In Steele v. United States, 267 U.S. 498, 503, 45 S. Ct. 414, 416, 69 L. Ed. 757, 760 (1925), the Court said:

* * * It is enough if the description is such that the officer with a search warrant can, with reasonable effort ascertain and identify the place intended.

The Court did not limit the "reasonable effort" to an examination of the face of the warrant alone. It would make sense to permit the officer to look at the affidavit in the official court file to resolve an ambiguity which appears when the warrant is sought to be applied to the physical scene. Here the officer was the affiant on whose affidavit the warrant had issued. He knew the judge who issued the warrant intended *593 the building he had amply described in his affidavit. We see no threat to Fourth Amendment values in these circumstances. To suppress the truth would be a waste of the public interest.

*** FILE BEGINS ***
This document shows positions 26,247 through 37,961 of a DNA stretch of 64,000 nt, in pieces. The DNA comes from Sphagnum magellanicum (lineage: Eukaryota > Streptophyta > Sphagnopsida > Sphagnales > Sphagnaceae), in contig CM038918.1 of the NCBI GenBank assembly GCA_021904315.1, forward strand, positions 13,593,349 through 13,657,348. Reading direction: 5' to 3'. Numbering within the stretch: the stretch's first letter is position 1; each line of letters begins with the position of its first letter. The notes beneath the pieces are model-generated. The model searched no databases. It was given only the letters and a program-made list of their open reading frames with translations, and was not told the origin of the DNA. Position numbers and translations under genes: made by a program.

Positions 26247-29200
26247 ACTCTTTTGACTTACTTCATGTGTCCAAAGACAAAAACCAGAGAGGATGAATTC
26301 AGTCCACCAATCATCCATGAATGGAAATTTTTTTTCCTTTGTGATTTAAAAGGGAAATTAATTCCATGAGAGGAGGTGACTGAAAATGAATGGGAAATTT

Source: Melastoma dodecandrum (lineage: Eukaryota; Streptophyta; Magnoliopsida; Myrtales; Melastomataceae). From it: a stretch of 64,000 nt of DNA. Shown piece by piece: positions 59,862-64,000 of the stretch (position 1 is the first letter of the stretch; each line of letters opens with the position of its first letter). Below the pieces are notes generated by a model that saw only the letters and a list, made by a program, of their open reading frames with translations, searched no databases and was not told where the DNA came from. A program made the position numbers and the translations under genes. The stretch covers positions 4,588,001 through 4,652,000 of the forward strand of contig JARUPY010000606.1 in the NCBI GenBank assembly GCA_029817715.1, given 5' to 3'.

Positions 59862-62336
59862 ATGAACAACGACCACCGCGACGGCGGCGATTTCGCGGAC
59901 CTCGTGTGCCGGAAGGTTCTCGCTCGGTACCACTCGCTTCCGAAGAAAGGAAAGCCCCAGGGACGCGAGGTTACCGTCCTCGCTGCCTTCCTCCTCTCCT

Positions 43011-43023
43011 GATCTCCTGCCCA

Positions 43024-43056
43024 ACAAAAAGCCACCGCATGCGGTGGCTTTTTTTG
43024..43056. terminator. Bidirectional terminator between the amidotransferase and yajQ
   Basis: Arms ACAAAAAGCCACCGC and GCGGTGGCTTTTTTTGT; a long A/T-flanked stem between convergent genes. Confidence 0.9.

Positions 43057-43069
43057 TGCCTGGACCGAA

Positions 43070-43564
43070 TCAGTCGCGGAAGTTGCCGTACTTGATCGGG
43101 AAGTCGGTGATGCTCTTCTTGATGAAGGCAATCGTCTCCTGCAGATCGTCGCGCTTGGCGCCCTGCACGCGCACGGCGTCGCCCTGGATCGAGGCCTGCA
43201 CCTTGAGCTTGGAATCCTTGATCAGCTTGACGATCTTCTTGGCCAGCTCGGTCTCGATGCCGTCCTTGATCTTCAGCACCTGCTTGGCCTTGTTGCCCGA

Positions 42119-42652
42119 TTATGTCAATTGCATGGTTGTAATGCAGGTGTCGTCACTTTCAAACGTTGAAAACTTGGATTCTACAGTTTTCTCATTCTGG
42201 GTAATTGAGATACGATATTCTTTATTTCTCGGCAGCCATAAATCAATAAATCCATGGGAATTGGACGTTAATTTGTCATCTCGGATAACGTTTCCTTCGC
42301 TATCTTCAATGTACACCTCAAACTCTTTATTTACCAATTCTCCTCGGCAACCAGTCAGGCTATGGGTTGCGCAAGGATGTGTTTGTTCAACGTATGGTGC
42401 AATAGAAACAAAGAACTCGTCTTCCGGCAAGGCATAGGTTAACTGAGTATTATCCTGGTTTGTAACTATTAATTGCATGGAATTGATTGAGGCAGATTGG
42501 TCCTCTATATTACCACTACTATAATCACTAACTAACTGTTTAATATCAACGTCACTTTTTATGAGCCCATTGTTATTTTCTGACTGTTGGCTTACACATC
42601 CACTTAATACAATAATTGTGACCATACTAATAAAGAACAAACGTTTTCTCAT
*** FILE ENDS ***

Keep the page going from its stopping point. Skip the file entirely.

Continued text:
We found such knowledge on the part of the officer to be relevant in State v. Daniels, supra, 46 N.J. at 438. Other courts have also held that the executing officer may take into account his prior knowledge as to the place intended in the warrant. See United States v. Pisano, 191 F. Supp. 861 (S.D.N.Y. 1961); United States v. Goodman, 312 F. Supp. 556 (N.D. Ind. 1970); State v. Doust, 285 Minn. 336, 173 N.W.2d 337 (Sup. Ct. 1969); Morales v. State, 44 Wis.2d 96, 170 N.W.2d 684 (Sup. Ct. 1969).

The judgment of the Appellate Division is reversed and the order of suppression of the trial court is set aside, and the matter remanded for trial.

Jacobs, J., concurs in result.

For reversal and remandment Chief Justice WEINTRAUB and Justices FRANCIS, PROCTOR, HALL, SCHETTINO and MOUNTAIN 6.

For affirmance None.